Magazine article Policy & Practice

More Negatives from the Campaign

Magazine article Policy & Practice

More Negatives from the Campaign

Article excerpt

The campaign season is fully upon us and woe to us who live in battleground states. It is nearly impossible to escape the deluge of negative ads and messages through just about every conceivable venue. One cannot watch TV or listen to the radio for more than a few minutes without hearing some attack ad about how the dangerous policies of the opponent will ruin America and all of our cherished values. But on top of that, I can't go to any place on the web or even answer my phone without getting more of the same.

Because I have worked in the policy world and on campaigns I think that I have a little more understanding than most for the necessity of such tactics (in general, they are used because they are somewhat effective). But beyond their obvious annoyance and the inescapability of the campaign noise, I fear that the negative campaigning we're seeing all the more frequently does long-term damage in two ways.

First, it adds to the negative view of government. With candidates no longer trumpeting their accomplishments, and campaigns increasingly attacking the most vulnerable parts of their opponent's record (and often stretching the truth to do so) the public is subjected to a depressing, pessimistic and skewed version of reality at about the only time most people are paying any attention. Making this worse is the growing length of the campaign season and the increased participation of groups outside the formal campaigns. The result is a the equivalent of a continuous, well-funded, and increasingly strident public information campaign with the covert message that your government leaders are uncaring and incompetent at best, and at worst they are corrupt or part of a conspiracy to destroy all you hold dear.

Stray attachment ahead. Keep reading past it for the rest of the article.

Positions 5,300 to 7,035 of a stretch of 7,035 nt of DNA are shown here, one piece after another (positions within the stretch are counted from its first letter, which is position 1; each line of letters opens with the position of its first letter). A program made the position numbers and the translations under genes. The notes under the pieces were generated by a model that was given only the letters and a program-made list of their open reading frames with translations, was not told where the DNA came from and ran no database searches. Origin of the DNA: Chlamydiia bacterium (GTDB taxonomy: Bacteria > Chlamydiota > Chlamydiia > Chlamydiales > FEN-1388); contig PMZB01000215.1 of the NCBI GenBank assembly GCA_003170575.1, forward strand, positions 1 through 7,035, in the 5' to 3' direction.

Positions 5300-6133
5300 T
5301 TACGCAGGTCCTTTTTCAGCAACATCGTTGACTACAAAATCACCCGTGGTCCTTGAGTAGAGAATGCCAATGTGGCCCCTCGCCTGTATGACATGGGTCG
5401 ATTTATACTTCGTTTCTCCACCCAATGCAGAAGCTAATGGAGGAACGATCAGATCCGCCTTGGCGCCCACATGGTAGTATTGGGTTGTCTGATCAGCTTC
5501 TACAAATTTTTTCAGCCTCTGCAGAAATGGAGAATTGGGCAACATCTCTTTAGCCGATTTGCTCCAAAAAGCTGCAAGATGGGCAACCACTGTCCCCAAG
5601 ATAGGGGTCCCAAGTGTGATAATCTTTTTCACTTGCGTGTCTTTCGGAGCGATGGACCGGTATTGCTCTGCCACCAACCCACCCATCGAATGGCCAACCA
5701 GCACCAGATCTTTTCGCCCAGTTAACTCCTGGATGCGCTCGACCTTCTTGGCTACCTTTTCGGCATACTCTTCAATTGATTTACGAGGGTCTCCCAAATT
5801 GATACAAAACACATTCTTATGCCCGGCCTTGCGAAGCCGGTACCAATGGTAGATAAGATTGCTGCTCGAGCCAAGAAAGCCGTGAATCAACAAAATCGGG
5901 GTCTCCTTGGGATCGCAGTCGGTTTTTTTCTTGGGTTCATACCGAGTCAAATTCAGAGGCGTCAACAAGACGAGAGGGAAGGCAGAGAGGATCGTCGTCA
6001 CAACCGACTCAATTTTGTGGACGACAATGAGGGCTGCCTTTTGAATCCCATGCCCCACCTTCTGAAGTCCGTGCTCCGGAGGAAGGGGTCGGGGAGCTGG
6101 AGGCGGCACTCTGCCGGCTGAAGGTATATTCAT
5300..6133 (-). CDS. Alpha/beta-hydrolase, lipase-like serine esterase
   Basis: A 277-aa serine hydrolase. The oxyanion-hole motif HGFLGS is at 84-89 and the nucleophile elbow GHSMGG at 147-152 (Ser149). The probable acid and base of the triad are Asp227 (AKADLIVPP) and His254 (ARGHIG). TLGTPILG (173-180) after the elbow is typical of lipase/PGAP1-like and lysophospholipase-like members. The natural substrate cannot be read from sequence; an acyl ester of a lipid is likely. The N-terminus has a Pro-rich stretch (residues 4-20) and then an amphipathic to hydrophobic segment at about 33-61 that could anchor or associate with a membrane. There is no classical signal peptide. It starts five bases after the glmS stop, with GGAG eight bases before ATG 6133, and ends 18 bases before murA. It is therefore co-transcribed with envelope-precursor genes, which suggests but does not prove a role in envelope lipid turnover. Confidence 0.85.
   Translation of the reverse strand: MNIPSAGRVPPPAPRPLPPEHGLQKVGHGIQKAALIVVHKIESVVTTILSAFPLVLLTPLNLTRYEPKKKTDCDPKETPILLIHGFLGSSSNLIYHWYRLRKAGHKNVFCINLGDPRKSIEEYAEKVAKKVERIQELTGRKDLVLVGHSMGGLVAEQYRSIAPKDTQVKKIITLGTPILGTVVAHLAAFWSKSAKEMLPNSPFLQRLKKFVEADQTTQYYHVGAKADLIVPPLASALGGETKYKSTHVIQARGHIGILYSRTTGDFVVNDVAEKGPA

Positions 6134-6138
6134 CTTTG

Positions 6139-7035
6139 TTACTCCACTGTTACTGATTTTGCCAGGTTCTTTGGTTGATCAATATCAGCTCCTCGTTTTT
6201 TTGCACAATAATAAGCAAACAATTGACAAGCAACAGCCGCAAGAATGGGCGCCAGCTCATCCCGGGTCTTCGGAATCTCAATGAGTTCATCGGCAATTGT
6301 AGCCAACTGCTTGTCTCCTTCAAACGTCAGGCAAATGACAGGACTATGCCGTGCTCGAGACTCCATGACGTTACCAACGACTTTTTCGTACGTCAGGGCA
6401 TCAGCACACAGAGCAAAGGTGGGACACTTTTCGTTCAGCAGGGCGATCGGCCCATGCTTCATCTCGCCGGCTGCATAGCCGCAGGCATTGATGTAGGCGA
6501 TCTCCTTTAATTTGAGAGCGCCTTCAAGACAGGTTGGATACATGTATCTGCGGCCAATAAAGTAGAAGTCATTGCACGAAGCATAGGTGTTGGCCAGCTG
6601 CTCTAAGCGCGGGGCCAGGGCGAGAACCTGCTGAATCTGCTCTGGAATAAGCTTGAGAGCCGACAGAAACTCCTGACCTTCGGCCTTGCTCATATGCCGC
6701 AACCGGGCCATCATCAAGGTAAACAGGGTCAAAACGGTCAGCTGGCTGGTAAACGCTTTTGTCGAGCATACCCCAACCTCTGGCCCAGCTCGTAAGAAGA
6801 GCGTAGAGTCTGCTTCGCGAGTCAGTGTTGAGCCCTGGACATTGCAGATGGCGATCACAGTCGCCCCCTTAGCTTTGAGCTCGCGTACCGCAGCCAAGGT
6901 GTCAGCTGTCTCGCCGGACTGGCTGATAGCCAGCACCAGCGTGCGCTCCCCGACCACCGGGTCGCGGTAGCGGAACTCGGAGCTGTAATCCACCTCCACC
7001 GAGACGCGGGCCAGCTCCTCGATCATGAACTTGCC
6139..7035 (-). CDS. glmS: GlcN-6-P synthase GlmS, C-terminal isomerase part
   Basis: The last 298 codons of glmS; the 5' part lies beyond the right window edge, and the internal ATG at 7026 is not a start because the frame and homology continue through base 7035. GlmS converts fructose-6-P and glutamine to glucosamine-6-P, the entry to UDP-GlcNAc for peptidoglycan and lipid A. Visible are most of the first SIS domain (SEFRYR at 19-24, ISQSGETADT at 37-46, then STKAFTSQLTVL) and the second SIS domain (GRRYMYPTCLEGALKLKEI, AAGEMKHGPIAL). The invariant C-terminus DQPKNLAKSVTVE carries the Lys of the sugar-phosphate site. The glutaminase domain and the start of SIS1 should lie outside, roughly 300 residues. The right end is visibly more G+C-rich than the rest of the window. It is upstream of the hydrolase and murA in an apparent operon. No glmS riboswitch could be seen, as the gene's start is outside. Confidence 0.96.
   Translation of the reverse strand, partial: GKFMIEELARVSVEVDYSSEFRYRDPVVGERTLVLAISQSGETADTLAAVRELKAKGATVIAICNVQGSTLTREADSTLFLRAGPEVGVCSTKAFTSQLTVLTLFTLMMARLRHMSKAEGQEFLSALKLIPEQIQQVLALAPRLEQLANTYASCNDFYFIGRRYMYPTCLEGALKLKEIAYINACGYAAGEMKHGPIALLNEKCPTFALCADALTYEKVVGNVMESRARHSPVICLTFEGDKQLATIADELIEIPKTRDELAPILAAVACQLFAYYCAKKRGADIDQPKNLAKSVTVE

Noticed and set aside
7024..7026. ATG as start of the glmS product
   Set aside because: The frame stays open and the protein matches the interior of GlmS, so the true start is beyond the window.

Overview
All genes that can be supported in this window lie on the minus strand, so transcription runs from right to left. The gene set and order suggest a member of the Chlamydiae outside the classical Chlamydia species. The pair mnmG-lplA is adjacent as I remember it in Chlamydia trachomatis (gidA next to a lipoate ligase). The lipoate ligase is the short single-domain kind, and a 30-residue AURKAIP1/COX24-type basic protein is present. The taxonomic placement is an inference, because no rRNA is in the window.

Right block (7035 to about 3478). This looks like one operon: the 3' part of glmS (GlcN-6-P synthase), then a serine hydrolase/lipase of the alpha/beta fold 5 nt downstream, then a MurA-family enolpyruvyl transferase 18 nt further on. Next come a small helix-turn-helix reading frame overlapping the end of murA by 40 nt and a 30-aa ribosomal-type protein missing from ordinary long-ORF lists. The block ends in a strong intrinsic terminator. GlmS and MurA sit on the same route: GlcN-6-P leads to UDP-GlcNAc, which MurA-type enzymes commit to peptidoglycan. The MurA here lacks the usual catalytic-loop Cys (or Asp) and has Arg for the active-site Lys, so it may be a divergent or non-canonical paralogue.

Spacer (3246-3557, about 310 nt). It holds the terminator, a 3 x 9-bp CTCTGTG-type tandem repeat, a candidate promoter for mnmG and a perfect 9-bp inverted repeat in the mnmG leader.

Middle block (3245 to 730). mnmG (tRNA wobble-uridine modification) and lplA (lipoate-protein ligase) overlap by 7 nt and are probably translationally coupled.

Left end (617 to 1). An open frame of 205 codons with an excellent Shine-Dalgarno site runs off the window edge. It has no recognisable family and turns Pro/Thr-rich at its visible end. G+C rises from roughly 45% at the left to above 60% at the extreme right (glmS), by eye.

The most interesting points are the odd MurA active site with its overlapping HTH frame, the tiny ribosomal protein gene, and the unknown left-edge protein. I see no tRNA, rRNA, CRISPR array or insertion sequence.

The public's approval of its political leadership and its trust in government has been slowly declining for decades, and I would attribute part of that to the steady dose of no-holds-barred negative campaign rhetoric. If you believe that the years and billions of dollars spent on ads trying to convince people not to smoke have had an impact, you should also equate a similar shift in public thinking about government to a comparably funded, if not so deliberate effort.

The second way in which I find negative campaigning damaging is that it contributes to the public's misunderstanding of policies. In the past, when I have worked for an organization or a government agency, their leadership often hopes that their issues become part of the campaign discussion. …

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